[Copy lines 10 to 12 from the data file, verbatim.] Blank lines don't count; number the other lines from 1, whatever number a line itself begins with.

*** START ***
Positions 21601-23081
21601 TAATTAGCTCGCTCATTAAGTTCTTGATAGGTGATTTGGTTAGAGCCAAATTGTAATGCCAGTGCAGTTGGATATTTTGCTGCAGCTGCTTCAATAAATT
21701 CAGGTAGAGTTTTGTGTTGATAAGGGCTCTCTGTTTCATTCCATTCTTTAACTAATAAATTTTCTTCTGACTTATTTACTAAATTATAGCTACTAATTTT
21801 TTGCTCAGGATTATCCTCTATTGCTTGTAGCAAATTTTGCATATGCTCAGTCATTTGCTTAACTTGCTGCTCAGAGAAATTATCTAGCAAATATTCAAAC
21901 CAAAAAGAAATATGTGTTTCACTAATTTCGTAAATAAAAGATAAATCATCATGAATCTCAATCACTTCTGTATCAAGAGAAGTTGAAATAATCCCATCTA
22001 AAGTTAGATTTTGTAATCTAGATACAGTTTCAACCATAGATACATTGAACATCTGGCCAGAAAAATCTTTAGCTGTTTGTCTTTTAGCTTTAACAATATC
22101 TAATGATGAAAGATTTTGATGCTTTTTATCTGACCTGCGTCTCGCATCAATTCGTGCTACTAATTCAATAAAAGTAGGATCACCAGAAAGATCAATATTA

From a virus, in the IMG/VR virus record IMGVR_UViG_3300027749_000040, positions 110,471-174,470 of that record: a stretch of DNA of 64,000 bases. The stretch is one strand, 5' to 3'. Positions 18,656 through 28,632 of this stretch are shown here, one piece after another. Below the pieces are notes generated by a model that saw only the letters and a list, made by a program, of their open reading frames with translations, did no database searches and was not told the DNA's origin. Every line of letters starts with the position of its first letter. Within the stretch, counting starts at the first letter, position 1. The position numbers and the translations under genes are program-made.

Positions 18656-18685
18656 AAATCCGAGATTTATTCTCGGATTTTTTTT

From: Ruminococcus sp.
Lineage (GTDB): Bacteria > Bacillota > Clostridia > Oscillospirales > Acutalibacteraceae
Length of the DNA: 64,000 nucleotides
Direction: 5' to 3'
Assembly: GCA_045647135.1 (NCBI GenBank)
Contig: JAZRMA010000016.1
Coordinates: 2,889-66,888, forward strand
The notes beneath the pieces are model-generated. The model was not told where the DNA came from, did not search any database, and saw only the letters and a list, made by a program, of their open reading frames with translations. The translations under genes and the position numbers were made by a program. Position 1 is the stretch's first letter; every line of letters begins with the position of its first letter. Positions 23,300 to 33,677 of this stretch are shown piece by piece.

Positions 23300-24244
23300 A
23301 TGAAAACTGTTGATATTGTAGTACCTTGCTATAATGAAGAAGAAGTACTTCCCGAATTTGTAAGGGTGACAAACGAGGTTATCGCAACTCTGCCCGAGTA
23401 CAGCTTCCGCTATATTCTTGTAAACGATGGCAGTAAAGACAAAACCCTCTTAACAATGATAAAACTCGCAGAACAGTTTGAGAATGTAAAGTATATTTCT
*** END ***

18656 AAATCCGAGATTTATTCTCGGATTTTTTTT

From: Ruminococcus sp.
Lineage (GTDB): Bacteria > Bacillota > Clostridia > Oscillospirales > Acutalibacteraceae